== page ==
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"It is estimated that there are 60 million survivors of childhood sexual abuse in America today." As quoted from Forward, 1993.
On this track, we will discuss the three core defenses of memory repression, dissociation, and denial, commonly used by children who are living with their secret of sexual abuse. At the end of this track, we will look at the various ways the Timeline Technique can be used.
Three Core Defenses
It might be noted according to MSNBC News, the suicide rate among sexually abused boys was 1½ to 14 times higher than girls in a similar age group. Reports of multiple substances abuse among sixth-grade boys who were molested were 12 to 40 times greater than their peers in the same age group."
as Douglas recalled his abuse, two major factors seem to have contributed to his memory repression.
Three Forms of Dissociation
b. The second form of dissociation is "switching off." For survival, Angie, age 15, who was sexually abused when she was 7, would "switch off" the feelings and body sensations experienced during the sexual abuse. It was a simple but effective defense. If she did not feel the pain, then she felt "safe" no matter what was happening to her body. This seems to be most common for very young children who need to feel "safe"
The difference between "going
numb" and "switching off" is that when Douglas went numb he
would refer to his abuse as though it happened to someone else. In switching off,
Angie shut down her body and felt nothing.
Think about your sexually abused client? Which form or forms of dissociation does he or she use? Going numb? Switching off? Splitting off?
#3 - Denial
Renee had clear memories of the abuse and could relate in detail what happened to her, but denied that it had any impact on her. Renee stated, "It only happened a few times, so I thought that it was no big deal. Besides it didn't hurt and felt good, even though I was ashamed about it. I would hear my friends talking about sex and boys and realize they were talking about things I had already experienced. I began to feel really angry when I thought about my coach. How could he do that to me?"
The three core defenses of memory loss, dissociation, and denial often work to support and facilitate one another. These three core defenses ensure the emotional, and even physical, survival of the sexually abused child. Douglas', Angie's and Renee's powerful feelings during the abuse were contained utilizing some of these defenses.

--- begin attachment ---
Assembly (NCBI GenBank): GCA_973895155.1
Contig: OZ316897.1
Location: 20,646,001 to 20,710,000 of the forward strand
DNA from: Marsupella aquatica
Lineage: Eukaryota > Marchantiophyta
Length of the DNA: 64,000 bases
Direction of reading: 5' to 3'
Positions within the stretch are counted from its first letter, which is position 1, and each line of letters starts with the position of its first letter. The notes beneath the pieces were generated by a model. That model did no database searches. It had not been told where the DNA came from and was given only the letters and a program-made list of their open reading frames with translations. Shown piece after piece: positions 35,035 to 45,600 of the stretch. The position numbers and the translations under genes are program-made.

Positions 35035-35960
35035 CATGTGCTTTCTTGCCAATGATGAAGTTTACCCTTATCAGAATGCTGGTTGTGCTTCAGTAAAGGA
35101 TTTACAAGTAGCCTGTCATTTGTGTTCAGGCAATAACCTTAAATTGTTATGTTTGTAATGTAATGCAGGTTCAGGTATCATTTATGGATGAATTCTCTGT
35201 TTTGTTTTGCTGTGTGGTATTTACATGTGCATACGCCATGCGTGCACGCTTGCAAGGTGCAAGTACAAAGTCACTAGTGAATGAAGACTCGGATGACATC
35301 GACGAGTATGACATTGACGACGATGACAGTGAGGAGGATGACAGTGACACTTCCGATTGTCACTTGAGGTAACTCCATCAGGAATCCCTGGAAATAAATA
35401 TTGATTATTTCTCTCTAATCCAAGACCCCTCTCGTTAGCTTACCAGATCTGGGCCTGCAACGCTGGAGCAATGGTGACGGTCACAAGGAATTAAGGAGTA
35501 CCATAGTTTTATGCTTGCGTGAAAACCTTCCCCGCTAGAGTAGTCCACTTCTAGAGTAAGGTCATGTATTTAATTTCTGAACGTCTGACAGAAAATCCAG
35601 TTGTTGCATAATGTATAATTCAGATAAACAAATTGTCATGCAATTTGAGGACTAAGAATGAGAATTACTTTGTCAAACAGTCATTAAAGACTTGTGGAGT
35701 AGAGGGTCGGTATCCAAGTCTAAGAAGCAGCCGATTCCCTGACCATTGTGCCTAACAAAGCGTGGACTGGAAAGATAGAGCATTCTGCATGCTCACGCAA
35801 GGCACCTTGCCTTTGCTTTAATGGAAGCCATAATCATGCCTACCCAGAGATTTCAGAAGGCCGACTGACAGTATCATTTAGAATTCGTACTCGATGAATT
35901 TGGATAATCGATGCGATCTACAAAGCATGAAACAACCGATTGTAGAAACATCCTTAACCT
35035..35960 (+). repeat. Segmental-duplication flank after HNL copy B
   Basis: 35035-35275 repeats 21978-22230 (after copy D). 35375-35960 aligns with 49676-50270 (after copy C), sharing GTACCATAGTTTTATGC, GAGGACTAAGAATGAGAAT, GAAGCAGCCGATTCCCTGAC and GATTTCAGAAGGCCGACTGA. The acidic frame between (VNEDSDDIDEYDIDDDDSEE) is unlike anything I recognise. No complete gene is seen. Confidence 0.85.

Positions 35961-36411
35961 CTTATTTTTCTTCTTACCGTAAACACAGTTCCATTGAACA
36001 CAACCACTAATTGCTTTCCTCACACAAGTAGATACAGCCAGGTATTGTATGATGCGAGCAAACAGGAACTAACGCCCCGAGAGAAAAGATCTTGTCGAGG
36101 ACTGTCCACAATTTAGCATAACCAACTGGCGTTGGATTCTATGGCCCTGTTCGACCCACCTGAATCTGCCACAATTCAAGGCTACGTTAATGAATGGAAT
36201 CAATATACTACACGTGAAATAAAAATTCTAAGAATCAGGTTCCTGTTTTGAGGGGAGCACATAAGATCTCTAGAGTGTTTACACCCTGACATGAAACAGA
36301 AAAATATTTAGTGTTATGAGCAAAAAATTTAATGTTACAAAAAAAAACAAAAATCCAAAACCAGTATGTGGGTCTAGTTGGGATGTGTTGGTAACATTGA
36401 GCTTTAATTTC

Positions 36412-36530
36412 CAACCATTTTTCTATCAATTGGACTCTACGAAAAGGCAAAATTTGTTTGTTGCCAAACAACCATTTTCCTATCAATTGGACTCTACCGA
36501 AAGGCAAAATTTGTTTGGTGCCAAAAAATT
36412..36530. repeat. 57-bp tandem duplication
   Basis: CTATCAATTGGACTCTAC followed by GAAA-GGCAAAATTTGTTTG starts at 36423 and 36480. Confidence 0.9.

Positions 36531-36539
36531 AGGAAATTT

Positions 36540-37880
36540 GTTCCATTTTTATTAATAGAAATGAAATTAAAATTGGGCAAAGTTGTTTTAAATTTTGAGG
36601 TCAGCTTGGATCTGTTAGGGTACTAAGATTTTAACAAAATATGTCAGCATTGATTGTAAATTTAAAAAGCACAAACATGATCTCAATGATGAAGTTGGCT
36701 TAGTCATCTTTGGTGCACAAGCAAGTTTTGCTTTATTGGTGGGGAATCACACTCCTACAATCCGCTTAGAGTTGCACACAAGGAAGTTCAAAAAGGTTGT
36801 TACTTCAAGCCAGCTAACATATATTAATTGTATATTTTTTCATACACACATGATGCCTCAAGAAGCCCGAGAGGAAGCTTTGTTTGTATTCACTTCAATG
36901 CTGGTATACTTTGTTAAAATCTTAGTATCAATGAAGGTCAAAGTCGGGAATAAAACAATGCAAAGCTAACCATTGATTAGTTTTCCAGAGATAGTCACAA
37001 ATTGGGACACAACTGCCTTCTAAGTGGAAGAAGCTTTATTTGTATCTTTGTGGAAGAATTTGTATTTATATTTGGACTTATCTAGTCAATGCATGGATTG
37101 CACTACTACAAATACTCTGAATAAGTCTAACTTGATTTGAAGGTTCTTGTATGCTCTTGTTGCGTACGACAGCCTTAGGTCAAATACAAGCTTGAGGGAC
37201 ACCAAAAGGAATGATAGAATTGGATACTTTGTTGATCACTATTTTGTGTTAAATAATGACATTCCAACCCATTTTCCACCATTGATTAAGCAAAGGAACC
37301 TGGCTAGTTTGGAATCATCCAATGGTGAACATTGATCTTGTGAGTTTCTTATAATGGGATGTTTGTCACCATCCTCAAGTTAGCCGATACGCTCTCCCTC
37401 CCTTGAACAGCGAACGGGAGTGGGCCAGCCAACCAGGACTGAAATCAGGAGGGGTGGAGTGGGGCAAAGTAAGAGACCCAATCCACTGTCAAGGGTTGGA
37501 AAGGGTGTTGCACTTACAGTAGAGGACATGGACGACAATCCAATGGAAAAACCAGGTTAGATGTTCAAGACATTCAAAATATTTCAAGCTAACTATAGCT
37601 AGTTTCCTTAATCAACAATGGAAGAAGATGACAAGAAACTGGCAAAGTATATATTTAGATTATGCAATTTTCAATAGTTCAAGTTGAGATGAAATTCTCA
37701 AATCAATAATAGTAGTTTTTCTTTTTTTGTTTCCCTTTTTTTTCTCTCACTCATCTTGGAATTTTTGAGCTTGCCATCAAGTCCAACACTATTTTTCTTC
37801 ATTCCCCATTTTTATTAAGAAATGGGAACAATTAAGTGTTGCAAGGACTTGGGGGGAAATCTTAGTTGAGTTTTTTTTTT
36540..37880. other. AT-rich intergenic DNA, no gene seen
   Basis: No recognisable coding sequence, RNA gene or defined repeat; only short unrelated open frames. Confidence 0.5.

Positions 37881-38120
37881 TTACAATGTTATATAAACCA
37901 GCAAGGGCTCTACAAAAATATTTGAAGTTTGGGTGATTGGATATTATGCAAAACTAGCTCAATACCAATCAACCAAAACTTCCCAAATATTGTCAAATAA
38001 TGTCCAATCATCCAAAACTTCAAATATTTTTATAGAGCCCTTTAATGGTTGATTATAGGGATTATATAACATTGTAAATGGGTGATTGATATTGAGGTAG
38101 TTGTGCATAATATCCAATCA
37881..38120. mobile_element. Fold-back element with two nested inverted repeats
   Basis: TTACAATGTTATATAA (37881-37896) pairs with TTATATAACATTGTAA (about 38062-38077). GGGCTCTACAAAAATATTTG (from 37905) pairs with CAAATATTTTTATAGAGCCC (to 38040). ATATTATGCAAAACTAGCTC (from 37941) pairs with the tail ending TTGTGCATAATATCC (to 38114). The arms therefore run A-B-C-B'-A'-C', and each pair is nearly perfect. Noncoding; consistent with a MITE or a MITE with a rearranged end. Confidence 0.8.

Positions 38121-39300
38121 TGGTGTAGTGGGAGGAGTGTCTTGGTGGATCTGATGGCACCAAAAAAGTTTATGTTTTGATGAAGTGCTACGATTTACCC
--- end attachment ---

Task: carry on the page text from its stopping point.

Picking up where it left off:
I provided Douglas with a horizontal sheet of paper that had a line drawn across it. He included the names of family members and significant people with which he interacted and the dates they either; arrived, moved out, interacted with family, visited or had any impact on Douglas. We continued to use the timeline during a number of sessions, as I had Douglas discuss: Who on the timeline did he think of when he was asked about family? Who did he have the least or vaguest memories of? Who was he most comfortable with and least comfortable with? For example Douglas's Uncle George was placed on the timeline at age five.
Three Key Words Technique
Douglas and I continued this exercise in several subsequent sessions by reviewing other observations about the word descriptions and the people who had the most impact on Douglas.
This exercise helped Douglas gain a clearer picture of his family, his past and potential impact, jogging bits of memory as the information gained from the timeline was discussed. Think about your Douglas and his or her sexual abuse secrets. Would he or she benefit from utilizing the Timeline Exercise?
On this track, we discussed the three core defenses commonly used by survivors of childhood sexual abuse of memory repression, dissociation and denial: as well as the role a Timeline Exercise places in assisting your client to uncover their sexual abuse secrets.
On the next track we will look at the secondary consequences of narrow range of emotions, emotional flooding, emotional numbing and shortened attention span.
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